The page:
Lost Tuneage: Taste

Categories: Lost Tuneage
Taste.jpg
Who Dat?

Taste was an Irish, blues-based rock power trio formed in 1966 in Cork, fronted by teenage prodigy Rory Gallagher (vocals/guitar) with Eric Kitteringham (bass) and Norman Damery (drums). The group played in Hamburg and Ireland, but the mix didn't work out musically, so Gallagher rebooted the band in 1968 with Richard McCracken (bass) and John Wilson (drums). It was a better fit, and after relocating to London, the band scored sweet opening slots on both Cream's farewell shows and Blind Faith's only road jaunt. Taste's first record, Taste, was released in 1969.

What Happened?

The band were popular on UK stages - where much of the audience attention focused, not surprisingly, on Gallagher - and Taste's follow-up, On the Boards, came out in 1970, they same year the band played the important Isle of Wight Festival and were called back for several encores. But in an era of heavy and loud power trios (Jimi Hendrix Experience, Cream, Mountain, Blue Cheer), Taste's somewhat softer material ("Hail," "If the Day Was Any Longer") skewed more blues than rock ("Leavin' Blues," "Catfish," "Railway and Gun") seemed weaker by comparison, and their original songs often just weren't up to snuff.

By 1970, this Taste had lost its flavor, though two live albums (Live Taste, Live at the Isle of Wight) followed. A few years later, In the Beginning collected tracks and demos featuring the original 1966 trio.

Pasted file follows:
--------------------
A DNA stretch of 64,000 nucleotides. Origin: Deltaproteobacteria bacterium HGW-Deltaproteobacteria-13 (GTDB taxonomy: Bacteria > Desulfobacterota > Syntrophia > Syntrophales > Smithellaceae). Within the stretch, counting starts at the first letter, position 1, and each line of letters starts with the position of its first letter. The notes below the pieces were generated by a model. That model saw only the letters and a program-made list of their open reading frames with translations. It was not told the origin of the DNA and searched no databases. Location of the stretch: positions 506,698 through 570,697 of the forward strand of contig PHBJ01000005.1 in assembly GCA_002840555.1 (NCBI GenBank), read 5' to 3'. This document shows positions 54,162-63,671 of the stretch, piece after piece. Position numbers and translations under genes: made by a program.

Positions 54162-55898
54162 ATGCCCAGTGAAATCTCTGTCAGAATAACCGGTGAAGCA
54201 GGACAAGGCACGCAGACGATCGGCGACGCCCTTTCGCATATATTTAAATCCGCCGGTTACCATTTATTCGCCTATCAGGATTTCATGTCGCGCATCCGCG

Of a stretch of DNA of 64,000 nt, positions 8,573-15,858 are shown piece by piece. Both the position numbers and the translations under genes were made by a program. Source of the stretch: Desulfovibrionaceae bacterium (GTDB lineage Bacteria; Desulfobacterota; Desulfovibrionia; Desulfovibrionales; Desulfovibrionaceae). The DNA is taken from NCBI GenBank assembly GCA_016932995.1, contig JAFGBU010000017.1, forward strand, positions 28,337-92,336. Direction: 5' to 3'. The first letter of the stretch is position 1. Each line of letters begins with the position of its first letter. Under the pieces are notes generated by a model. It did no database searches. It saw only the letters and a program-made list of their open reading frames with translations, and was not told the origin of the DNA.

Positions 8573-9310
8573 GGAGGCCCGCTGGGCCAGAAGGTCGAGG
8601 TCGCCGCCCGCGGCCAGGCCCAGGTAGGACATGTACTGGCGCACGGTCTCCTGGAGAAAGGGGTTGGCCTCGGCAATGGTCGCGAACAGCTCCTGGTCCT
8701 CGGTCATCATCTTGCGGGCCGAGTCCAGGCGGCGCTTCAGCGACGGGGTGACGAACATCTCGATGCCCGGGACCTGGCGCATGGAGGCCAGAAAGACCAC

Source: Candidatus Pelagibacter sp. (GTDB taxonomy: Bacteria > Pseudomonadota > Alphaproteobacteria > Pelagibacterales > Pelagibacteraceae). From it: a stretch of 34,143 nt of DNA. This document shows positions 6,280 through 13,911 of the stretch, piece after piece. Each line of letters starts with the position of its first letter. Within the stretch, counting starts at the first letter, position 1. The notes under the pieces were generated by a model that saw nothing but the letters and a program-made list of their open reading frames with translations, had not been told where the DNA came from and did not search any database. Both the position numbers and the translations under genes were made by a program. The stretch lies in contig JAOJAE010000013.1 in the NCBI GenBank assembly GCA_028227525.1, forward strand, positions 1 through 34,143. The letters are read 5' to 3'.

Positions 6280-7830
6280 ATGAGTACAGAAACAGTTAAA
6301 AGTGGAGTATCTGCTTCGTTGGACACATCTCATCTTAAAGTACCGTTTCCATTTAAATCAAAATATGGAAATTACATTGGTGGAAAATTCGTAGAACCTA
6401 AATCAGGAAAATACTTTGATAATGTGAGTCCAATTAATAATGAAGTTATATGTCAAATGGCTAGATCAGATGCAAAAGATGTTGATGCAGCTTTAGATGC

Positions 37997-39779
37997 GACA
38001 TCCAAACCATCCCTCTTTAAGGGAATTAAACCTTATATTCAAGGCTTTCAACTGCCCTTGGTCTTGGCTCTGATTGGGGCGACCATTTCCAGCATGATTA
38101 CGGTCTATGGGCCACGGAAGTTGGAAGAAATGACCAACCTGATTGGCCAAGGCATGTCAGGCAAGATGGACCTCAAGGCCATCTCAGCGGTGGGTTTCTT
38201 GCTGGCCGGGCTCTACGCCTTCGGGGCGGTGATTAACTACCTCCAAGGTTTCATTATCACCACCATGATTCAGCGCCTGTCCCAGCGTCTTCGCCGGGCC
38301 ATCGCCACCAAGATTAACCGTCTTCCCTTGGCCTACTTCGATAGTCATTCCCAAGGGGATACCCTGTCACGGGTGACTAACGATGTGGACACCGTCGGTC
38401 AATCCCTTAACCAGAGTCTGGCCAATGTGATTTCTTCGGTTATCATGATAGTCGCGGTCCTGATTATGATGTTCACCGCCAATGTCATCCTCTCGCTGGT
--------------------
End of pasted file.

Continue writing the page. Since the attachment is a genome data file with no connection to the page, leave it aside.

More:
Why Should I Care?

The Best of Taste cover.jpg
Primarily because Taste was training ground for Gallagher's solo career as an underappreciated blues-rock giant. "Sinner Boy" served as a slide-guitar showcase for Gallagher. And when pushed, Taste could break out with some heavy boogie songs and chugging rockers ("Blister on the Moon," "Same Old Story," "Eat My Words," "I Feel So Good") as well as songs that touched on jazz ("It's Happened Before, It'll Happen Again") and an unlikely cover of Hank Snow's country classic "I'm Movin' On."

What Happened?

Gallagher was a very prolific recording and touring artist in the '70s, but much less so in the '80s. And though he was a cult favorite, he never quite broke through in the U.S. He died in 1995 at the age of 47 due to complications after liver transplant surgery, no doubt aggravated by a healthy appetite for drink.

In 2006, McCracken and Wilson announced that Taste would reform, with Sam Davidson handling guitars and vocals on both older and new material. Today, Wilson and Davidson perform occasional dates as Taste.

Recommened Listening/Surfing

The Best of Taste (2000) (single CD anthology)

www.rorygallagher.com


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